Quiet-Car Rule Coming Soon, Says DOT Chief | Edmunds

Quiet-Car Rule Coming Soon, Says DOT Chief

WASHINGTON — The "quiet-car" rule, which will require new alerts to warn pedestrians of the presence of electric and hybrid vehicles, will be coming soon, said U.S. Transportation Secretary Anthony Foxx in a Wednesday speech.

"Our National Highway Traffic Safety Administration will soon issue a final rule on sound requirements for electric and hybrid vehicles so people who are visually impaired can hear these innovative vehicles coming," said Foxx at an event marking the 25th anniversary of the Americans with Disabilities Act.

The rule is expected by the end of the year.

Foxx also noted NHTSA is "advancing vehicle technologies such as automation that could open up driving to more people with disabilities."

Google, Delphi and a number of automakers are working on self-driving cars.

The quiet-car ruling will require the makers of electric and hybrid vehicles to add sounds that alert the visually impaired and other pedestrians when these vehicles are operating in certain low-speed maneuvers at speeds less than 18 mph. Each vehicle of the same make and model is expected to have a "signature" sound or set of sounds.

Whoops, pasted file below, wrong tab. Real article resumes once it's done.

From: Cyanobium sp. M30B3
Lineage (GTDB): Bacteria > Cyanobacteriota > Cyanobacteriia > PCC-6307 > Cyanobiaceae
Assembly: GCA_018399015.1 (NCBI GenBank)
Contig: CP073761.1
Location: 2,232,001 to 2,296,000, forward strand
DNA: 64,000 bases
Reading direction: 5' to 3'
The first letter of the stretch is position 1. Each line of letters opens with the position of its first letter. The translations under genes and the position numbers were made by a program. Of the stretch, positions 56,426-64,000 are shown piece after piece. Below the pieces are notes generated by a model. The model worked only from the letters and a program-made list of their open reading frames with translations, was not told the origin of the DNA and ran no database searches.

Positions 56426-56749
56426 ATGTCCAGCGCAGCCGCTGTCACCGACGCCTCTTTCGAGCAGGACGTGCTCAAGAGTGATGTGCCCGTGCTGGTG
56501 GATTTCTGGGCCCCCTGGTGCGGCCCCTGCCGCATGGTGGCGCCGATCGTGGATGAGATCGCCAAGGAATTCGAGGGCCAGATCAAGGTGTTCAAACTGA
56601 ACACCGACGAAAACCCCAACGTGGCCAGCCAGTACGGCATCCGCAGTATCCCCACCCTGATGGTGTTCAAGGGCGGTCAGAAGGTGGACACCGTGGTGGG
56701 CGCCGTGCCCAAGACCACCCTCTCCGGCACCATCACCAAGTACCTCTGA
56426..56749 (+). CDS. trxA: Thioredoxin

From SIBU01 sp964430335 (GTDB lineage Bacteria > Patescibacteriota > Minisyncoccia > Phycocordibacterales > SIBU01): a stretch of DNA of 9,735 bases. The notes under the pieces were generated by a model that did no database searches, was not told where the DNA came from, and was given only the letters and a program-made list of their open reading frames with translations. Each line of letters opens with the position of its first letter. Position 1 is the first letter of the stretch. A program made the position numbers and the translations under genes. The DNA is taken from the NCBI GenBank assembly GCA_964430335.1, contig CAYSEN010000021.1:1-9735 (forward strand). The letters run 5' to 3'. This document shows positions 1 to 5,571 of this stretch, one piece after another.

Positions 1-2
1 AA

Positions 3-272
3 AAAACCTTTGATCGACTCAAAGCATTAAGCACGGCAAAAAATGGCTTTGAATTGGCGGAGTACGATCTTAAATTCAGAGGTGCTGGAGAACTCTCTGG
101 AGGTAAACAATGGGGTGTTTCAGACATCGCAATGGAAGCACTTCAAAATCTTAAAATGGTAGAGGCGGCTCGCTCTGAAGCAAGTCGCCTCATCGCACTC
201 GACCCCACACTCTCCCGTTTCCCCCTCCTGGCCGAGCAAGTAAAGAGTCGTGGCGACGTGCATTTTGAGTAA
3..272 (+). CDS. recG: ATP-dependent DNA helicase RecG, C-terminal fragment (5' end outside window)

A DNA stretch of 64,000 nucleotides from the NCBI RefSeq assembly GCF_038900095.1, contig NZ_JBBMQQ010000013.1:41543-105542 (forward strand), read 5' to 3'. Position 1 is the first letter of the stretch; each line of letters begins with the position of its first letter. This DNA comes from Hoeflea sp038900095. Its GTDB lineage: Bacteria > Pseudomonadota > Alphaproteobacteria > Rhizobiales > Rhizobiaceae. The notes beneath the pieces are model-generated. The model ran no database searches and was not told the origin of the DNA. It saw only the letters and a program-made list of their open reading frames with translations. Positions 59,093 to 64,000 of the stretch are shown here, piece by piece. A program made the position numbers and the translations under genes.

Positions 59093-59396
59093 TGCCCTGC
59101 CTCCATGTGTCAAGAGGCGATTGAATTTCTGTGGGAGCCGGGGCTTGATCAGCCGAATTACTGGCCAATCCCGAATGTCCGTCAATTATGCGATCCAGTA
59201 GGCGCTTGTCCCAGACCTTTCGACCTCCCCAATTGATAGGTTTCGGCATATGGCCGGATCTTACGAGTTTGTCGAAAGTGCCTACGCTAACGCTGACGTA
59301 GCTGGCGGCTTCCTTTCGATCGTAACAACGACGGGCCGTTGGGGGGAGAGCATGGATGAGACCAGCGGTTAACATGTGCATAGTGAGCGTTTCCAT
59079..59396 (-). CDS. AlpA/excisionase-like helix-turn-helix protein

The quiet-car rule will affect a growing number of vehicles, including the upcoming Chevrolet Bolt, Tesla Model S and Model X and the Toyota Prius. The Nissan Leaf already makes artificial noises at low speeds, but it is unclear whether it will meet the new mandate.

NHTSA said adding a speaker system to quiet cars is expected to add around $35 to the sticker price.

A NHTSA study found the odds of a hybrid vehicle being involved in a crash with a pedestrian or bicyclist are higher compared with gas- or diesel-powered vehicles.

Federal safety regulators estimate the new rule will result in 2,800 fewer pedestrian and bicyclist injuries over the life of each model year of hybrid cars, trucks and vans and low-speed vehicles, as compared to vehicles without sound.

Automakers will have until at least the 2018 model year to begin meeting the new quiet-car requirement under federal law.

Edmunds says: A victory for the blind (and the inattentive) as automakers must add artificial noises to electric and hybrid cars to reduce pedestrian accidents.

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